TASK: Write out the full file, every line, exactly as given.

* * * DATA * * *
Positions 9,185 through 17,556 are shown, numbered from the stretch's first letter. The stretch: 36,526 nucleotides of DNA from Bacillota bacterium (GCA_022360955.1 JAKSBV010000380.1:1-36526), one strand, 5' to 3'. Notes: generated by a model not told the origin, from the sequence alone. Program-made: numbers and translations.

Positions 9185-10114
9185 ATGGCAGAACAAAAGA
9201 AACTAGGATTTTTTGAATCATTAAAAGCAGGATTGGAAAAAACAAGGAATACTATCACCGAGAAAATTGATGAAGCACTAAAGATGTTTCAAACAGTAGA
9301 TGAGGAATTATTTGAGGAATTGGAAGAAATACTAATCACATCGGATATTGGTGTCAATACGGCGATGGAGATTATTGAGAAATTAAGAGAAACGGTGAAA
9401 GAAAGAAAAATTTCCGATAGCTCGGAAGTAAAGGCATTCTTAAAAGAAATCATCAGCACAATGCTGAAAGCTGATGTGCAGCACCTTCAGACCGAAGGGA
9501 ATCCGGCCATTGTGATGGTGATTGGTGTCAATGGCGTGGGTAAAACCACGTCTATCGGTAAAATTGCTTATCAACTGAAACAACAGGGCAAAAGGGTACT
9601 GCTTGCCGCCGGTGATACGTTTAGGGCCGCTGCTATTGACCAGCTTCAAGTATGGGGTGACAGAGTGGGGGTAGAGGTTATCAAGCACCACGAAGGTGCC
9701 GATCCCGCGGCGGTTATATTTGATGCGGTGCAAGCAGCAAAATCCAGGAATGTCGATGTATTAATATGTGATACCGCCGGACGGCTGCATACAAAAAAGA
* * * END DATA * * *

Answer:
Positions 9,185 through 17,556 are shown, numbered from the stretch's first letter. The stretch: 36,526 nucleotides of DNA from Bacillota bacterium (GCA_022360955.1 JAKSBV010000380.1:1-36526), one strand, 5' to 3'. Notes: generated by a model not told the origin, from the sequence alone. Program-made: numbers and translations.

Positions 9185-10114
9185 ATGGCAGAACAAAAGA
9201 AACTAGGATTTTTTGAATCATTAAAAGCAGGATTGGAAAAAACAAGGAATACTATCACCGAGAAAATTGATGAAGCACTAAAGATGTTTCAAACAGTAGA
9301 TGAGGAATTATTTGAGGAATTGGAAGAAATACTAATCACATCGGATATTGGTGTCAATACGGCGATGGAGATTATTGAGAAATTAAGAGAAACGGTGAAA
9401 GAAAGAAAAATTTCCGATAGCTCGGAAGTAAAGGCATTCTTAAAAGAAATCATCAGCACAATGCTGAAAGCTGATGTGCAGCACCTTCAGACCGAAGGGA
9501 ATCCGGCCATTGTGATGGTGATTGGTGTCAATGGCGTGGGTAAAACCACGTCTATCGGTAAAATTGCTTATCAACTGAAACAACAGGGCAAAAGGGTACT
9601 GCTTGCCGCCGGTGATACGTTTAGGGCCGCTGCTATTGACCAGCTTCAAGTATGGGGTGACAGAGTGGGGGTAGAGGTTATCAAGCACCACGAAGGTGCC
9701 GATCCCGCGGCGGTTATATTTGATGCGGTGCAAGCAGCAAAATCCAGGAATGTCGATGTATTAATATGTGATACCGCCGGACGGCTGCATACAAAAAAGA